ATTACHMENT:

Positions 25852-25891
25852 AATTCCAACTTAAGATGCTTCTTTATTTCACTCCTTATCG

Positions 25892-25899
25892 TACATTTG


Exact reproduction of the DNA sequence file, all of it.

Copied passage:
Positions 25852-25891
25852 AATTCCAACTTAAGATGCTTCTTTATTTCACTCCTTATCG

Positions 25892-25899
25892 TACATTTG